Monday, February 18, 2013
RIP Colonel Robert Cranston
Colonel Robert Cranston Dies
by Andrew Guthrie
Huddleston, VA (Special) Colonel Robert Cranston, the Iconic U-S Army broadcaster who waded ashore during the Normandy invasion, and later, helped establish the G. I. radio service, officially known as The American Forces Network, Europe, (AFN,E) has died at the age of 93. He was surrounded by his family, including his wife Sandy and her daughter Dr. Jennifer Burgart and other family members.
Colonel Cranston died Sunday evening 2/17/2013 at 6:35pm Eastern time at his Smith Mountain Lake home in Huddleston, Virginia of complications following heart surgery last November at the University of Virginia Medical Center in Charlottesville. His death was announced by his wife of 19 years, Sandra K. “Sandy” Cranston.
AFN was the brainchild of Supreme Allied Commander General Dwight D. Eisenhower who felt American G. I. s needed news, sports and music on the radio in English, to keep up their morale during the war, and afterward, serving with occupation forces.
Colonel Robert Cranston was born April 5th, 1919 in London, England. His Scottish father George, who had immigrated to Canada and joined the Canadian Army, was wounded in World War One. While in the hospital he married his nurse, Louise, and Colonel Cranston was born a British citizen during his father's recovery. His smother died when he was just six months old, and he was raised by her friends. As a teenager, he rejoined his father in Canada, and became a U.S. citizen when his Dad got a job running powerful Dallas - Fort Worth, Texas, radio station W B A P - AM. That gave young Robert a firsthand knowledge of broadcasting.
In November of 1940, he enlisted for duty in the 124th Cavalry of the Texas National Guard. At 22, he became Sergeant Major of the 51st Signal Battalion and was soon in Officer Candidate School, where, in 1943, he was commissioned a Second Lieutenant in the U.S. Army Signal Corps.
48 hours after the initial Normandy invasion, Lt. Cranston waded ashore on Omaha Beach with his Signal Corps unit and later was wounded in combat during the “Battle of the Bulge.” He returned to duty in time to be part of the historic meeting between the U.S. and Russian armies at the Elbe river, just days before the Nazi surrender. With Paris liberated, AFN set up headquarters there, and now Captain Cranston was transferred from the Signal Corps to become executive office of the expanding AFN radio network. It was there he met General Eisenhower who became his mentor in Army broadcasting.
With the war over, Captain Cranston was temporarily assigned to the Information and Education Department of The U.S. Army Europe, at AFN Headquarters, which had relocated to Hoechst, outside Frankfurt. But, within months, he was needed in Salzburg, Austria, to become the second commander of The (seperate and short-lived) Blue Danube Network under General Mark Clark. Its mission was to entertain and inform U. S. forces there. The BDN soon became as popular with Austrians, as it was with The American military, and many learned English listening to it.
Almost two years later, the Pentagon called him back to Washington, where he became Chief of News and Special Events in the radio - TV Branch of the Information Office. Soon, he was named the Army’s first “Television Officer,“ during which time, Cranston worked on such TV programs as NBC’s “Wide, Wide World,” and Edward R. Murrow’s “See It Now” on CBS. He also served as technical advisor on The Phil Silvers Show, in which Silvers portrayed an Army Sergeant.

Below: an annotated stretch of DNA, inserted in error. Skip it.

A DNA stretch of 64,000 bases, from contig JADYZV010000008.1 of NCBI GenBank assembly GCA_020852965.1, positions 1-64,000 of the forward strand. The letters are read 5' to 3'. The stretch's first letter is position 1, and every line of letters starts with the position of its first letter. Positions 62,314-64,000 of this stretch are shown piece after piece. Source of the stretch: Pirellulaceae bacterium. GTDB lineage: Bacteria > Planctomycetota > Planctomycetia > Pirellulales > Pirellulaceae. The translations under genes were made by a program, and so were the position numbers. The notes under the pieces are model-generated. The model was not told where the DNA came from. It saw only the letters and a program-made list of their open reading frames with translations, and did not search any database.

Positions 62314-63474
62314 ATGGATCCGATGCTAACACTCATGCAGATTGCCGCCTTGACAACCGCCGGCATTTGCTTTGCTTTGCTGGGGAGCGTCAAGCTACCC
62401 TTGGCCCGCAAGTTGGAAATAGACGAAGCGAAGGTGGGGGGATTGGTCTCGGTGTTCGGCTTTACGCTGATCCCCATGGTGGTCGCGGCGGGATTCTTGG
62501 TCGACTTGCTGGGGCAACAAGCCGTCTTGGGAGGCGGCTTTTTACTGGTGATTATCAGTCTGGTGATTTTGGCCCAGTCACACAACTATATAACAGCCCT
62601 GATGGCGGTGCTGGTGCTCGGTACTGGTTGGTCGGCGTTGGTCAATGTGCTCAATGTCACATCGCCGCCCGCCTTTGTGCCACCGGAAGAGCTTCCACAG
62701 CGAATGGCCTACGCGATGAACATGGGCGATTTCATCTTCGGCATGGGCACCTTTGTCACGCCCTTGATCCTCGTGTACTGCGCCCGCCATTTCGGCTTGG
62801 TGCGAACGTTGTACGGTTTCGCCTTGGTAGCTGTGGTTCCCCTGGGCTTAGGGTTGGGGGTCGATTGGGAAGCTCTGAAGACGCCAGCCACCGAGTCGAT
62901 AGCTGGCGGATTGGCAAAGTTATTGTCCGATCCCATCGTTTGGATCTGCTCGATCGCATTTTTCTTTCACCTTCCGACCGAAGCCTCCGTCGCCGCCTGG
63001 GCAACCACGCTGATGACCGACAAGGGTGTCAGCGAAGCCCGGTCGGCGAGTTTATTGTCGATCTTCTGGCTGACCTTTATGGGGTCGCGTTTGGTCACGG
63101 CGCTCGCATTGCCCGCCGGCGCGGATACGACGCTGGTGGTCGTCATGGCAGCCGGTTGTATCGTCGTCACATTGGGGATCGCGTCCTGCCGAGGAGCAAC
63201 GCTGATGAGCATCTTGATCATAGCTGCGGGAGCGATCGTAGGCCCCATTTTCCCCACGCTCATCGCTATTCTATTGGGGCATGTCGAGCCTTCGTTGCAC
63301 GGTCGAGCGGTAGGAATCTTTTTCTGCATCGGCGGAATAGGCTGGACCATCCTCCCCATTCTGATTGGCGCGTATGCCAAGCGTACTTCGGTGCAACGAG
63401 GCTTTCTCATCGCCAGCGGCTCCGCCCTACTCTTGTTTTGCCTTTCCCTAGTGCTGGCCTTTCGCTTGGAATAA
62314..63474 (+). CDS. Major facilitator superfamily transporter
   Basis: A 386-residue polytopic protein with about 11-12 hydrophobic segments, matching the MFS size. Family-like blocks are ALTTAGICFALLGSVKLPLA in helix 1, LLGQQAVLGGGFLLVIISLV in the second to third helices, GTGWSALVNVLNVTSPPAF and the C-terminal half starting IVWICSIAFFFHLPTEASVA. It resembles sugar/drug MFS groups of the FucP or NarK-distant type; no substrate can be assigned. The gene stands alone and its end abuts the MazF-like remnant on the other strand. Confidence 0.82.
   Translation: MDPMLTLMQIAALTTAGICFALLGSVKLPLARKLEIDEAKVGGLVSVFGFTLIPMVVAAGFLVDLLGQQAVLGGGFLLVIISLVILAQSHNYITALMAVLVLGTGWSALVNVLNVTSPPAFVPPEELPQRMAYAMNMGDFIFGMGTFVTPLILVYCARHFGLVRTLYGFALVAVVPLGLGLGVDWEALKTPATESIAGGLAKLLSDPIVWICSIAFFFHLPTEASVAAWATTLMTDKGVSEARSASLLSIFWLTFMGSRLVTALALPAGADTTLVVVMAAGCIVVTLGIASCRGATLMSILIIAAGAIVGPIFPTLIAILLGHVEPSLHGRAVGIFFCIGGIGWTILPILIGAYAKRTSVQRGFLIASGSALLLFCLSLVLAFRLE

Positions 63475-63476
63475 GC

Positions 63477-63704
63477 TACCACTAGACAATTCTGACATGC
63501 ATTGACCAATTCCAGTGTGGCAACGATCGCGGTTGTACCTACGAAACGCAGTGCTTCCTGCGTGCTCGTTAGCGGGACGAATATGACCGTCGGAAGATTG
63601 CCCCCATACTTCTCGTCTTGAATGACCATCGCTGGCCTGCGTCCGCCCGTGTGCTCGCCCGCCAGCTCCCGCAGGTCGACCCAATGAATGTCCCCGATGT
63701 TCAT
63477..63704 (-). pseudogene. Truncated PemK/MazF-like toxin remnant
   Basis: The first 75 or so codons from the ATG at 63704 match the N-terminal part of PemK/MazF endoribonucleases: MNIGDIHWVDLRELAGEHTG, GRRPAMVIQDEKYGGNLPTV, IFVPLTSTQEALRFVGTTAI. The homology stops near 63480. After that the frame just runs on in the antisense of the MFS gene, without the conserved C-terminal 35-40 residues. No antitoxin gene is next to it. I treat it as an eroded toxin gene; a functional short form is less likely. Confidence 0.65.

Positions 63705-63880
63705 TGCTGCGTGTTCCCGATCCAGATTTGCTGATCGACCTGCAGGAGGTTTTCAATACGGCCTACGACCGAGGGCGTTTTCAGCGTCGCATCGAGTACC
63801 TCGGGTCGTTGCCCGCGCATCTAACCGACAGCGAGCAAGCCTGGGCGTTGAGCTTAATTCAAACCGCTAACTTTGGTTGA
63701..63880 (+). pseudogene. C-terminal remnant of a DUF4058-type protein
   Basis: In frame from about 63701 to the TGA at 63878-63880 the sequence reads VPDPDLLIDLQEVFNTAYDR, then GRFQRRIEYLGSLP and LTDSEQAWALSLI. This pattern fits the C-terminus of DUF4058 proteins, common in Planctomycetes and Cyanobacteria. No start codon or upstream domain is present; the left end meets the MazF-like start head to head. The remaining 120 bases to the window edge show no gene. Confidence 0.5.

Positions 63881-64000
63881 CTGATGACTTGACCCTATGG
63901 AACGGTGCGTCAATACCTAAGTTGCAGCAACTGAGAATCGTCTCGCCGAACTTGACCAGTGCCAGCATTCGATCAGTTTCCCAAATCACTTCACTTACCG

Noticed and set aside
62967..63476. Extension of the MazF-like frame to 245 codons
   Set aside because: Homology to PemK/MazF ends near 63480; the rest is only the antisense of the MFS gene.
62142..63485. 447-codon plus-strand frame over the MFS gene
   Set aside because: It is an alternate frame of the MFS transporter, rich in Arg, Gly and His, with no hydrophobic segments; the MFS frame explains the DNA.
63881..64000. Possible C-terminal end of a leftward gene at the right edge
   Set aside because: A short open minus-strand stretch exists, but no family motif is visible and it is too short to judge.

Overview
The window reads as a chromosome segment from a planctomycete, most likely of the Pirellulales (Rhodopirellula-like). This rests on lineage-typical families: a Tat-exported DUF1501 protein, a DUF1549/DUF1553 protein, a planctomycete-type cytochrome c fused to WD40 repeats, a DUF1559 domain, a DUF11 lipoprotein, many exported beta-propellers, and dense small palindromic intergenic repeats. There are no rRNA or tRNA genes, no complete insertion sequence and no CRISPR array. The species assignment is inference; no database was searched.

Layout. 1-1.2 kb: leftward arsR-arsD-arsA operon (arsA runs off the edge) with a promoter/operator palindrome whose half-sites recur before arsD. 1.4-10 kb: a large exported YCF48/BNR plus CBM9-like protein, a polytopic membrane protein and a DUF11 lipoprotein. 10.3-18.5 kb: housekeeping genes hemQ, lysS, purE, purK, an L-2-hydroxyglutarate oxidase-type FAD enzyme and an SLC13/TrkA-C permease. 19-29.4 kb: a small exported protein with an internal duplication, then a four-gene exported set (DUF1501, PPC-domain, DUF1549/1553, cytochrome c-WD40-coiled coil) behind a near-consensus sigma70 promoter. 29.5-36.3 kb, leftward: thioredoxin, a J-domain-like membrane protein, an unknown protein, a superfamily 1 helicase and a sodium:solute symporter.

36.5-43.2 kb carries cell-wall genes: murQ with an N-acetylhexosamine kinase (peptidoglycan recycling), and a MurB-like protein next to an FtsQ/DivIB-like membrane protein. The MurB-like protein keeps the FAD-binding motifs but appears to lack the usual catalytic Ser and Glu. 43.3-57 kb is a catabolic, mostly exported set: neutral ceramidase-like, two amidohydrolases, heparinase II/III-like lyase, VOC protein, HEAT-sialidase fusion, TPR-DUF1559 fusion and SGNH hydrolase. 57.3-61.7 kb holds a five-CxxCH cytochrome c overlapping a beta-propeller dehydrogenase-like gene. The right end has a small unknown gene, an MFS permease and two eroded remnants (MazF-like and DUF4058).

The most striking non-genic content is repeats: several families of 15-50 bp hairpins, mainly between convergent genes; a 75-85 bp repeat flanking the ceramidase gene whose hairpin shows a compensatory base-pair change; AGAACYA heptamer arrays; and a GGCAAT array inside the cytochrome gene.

In 1960, now Lt. Colonel Cranston returned to Europe, to command The American Forces Network, Europe, which by then was a 14-station AM and FM network in France, Germany, and Italy, broadcasting with more than one-million watts of power, and headquartered near Frankfurt, Germany.
Following his tour as AFN Commander, Colonel Cranston returned to the United States to take command of the now world-wide Armed Forces Radio and Television Service (AFRTS), headquartered in Los Angeles, California. With a staff of more than 150, the service reached more than two million U-S military personnel in 35 countries and at dozens of U.S. Navy ships at sea. He was also instrumental in setting up Armed Forces Viet Nam (AFVN).
In one of the most significant achievements of his more than 30-year military career, Colonel Cranston negotiated an agreement with the three major radio and TV networks, and their unions, to provide their programs free of charge to the thousands of troops stationed around the world, via AFRTS.
This achievement, saving the Pentagon millions, won the Colonel the Army’s Distinguished Service Medal, its highest award for meritorious service, which is normally reserved for Generals. In addition, Colonel Cranston was awarded the Purple Heart, Joint Service Commendation Medal, Secretary of Defense Meritorious Civilian Service Medal and the Government of the Netherlands Medal of Merit. In 2001, he was inducted into the Army Public Affairs Hall of Fame and was a lifetime member of the American Legion. He retired from the Army in 1973 but served several more years as a civilian leader in military broadcasting. In 1983,after a combined total of 43 years in service to the United States, he retired to Huddleston, Virginia.
In addition to his wife "Sandy," Colonel Cranston is survived by a sister, Ms. Pat Cranston of Seattle, a former Journalism professor at Washington State University, his Aunt, Katherine Wiley of Oakville, Ontario, Canada, and daughters Dr. Jennifer Burgart, of Linville, North Carolina, Mrs. Matt Anderson, of Lynchburg, Virginia, and Mrs. Scott Young of Newport News, Virginia, and grandchildren Carson and Maria Anderson. Colonel Cranston will be buried later this year at Arlington National Cemetery with full military honors.
Colonel Cranston and Sandy